Many migrainers report that monosodium glutamate is a trigger. As a chef, this is a tough one for me. I’m a big fan of umami, which is essentially glutamate, which also happens to be the most abundant excitatory neurotransmitter. So here’s where I stand: I support the development of umami as a natural part of the cooking process, but I don’t support artificially adding glutamate to foods.
Spot Clean Food tip: Always be on the lookout for processed and cross-contaminated foods. A trigger may be hiding where you least suspect it.
Wanted for Questioning: aspartame, nitrates, sulfites, tannins, caffeine
If you are eating a clean diet of whole foods, most of these excitatory inputs should not be an issue, but let’s cover them anyway.
I don’t really want to get into the great aspartame debate, but I will say this: aspartame is aspartic acid and phenylalanine dipeptide, and phenalynine is a precursor to tyrosine which is a precursor to tyramine.
Nitrates, sulfites and tannins
Another great subject of debate, particularly regarding red wine. These substances are used as preservatives and could be considered accomplices under the freshness guideline. Tannins also evoke a somatosensory response, the feeling of astringency, which makes me wonder if it may be implicated in activating the trigeminal nerve (like an ice cream headache).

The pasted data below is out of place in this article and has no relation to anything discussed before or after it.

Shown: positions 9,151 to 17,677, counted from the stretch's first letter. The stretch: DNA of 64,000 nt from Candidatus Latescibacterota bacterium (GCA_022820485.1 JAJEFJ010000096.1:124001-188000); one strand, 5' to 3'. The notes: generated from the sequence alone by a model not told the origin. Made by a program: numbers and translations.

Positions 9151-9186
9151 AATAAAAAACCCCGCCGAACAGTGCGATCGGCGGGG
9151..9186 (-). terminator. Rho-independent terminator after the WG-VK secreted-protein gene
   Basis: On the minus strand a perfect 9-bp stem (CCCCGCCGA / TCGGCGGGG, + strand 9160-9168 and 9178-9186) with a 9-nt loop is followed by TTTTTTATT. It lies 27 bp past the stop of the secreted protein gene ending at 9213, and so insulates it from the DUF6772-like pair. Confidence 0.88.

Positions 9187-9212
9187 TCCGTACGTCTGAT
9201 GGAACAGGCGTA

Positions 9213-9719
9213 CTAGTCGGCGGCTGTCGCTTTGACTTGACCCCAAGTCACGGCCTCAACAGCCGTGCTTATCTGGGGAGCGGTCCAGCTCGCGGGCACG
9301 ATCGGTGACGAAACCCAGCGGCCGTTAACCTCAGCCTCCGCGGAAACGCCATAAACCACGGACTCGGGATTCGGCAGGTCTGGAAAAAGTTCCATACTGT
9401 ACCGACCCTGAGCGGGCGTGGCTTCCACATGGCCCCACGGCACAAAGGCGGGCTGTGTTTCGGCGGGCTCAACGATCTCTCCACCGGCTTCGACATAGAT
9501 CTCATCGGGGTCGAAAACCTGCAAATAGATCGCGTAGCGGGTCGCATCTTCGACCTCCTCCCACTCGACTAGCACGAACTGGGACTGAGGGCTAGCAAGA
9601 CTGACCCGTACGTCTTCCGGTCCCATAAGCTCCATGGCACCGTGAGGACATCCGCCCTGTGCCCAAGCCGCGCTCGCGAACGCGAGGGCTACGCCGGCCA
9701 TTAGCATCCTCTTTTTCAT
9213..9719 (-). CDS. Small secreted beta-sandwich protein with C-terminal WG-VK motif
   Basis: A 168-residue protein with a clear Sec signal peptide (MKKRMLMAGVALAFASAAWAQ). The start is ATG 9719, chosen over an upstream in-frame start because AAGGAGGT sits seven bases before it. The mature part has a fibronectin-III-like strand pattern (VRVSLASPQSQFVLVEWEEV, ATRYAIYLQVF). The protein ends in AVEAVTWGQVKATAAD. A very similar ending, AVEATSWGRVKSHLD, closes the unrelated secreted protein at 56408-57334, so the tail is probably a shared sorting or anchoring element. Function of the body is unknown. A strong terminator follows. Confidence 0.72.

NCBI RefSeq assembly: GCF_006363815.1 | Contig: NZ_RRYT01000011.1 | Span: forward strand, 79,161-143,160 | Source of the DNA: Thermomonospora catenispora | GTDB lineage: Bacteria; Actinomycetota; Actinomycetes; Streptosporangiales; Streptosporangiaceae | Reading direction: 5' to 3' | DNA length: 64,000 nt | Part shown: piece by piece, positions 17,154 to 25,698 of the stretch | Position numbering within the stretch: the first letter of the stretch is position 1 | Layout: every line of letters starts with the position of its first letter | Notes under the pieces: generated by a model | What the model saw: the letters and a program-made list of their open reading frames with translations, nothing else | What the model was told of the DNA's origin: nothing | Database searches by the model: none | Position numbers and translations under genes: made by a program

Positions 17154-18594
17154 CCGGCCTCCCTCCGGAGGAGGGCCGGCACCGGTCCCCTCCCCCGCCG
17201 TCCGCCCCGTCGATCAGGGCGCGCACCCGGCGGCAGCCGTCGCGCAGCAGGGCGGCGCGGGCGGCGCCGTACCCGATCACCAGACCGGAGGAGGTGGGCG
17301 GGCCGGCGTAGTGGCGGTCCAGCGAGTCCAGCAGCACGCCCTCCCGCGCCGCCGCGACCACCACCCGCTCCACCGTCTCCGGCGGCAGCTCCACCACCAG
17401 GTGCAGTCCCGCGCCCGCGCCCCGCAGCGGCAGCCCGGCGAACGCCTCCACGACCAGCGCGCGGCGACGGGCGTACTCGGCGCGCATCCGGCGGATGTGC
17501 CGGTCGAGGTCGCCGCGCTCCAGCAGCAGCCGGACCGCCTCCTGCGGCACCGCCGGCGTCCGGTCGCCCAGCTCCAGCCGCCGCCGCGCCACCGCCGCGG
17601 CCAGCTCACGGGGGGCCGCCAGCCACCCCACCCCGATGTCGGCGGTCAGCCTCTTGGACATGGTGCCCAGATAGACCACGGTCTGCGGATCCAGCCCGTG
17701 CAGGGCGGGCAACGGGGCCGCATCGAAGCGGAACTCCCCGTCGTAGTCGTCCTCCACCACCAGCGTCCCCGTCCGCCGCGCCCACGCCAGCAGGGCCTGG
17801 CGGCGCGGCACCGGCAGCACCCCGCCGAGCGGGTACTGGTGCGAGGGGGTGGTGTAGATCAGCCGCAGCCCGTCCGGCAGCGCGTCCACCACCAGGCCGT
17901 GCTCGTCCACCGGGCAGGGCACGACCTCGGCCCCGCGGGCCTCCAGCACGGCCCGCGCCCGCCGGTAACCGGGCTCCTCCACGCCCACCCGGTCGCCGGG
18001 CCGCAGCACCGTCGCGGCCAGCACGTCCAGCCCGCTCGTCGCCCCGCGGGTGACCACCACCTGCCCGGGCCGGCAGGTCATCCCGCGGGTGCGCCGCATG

Caffeine has been reported to both trigger and help alleviate migraine attacks. It’s a complicated little chemical. It is a stimulant that blocks adenosine, the amino acid responsible for sleepiness. It is also a vasoconstrictor, which may be why it seems to help with some types of headaches or certain phases of a migraine attack, but can also cause a withdrawal or bounce-back headache. I think it all depends on your load, and your drinking habits, to determine how much is too much.
The one that hasn’t been ruled out: Chocolate
Chocolate is commonly reported as a migraine trigger, but is it the caffeine, the tannins, the theobromine? There is even some evidence that it may be a food craving in the prodrome stage of a migraine and not an actual trigger. Cross-contamination, particularly with peanuts and tree nuts, may also be a contributing factor.
The mystery of migraines and food triggers remains unsolved. I sincerely hope the investigations continue, but I’m not going to get too excited about it. I have other things to worry about, like what’s for dinner.
McEwan, Bruce, and Teresa Seeman. “Allostatic Load and Allostasis.” MacArthur SES & Health Network, Aug. 2009. Web. 30 July 2012. <http://www.macses.ucsf.edu/research/allostatic/allostatic.php>.
Low Tyramine Diets
Buchholz, David. Heal Your Headache: The 1-2-3 Program for Taking Charge of Your Pain. New York: Workman Pub., 2002. Print.
The Low Tyramine Diet for Migraine, National Headache Foundation
Meal Ideas and Menus: Avoiding High-tyramine Foods Made Easy, Vanderbilt University Medical Center
Tyramine Free Food List, The Familial Dysautonomia NOW Foundation
National Nutrient Database for Standard Reference, United States Department of Agriculture (tyrosine)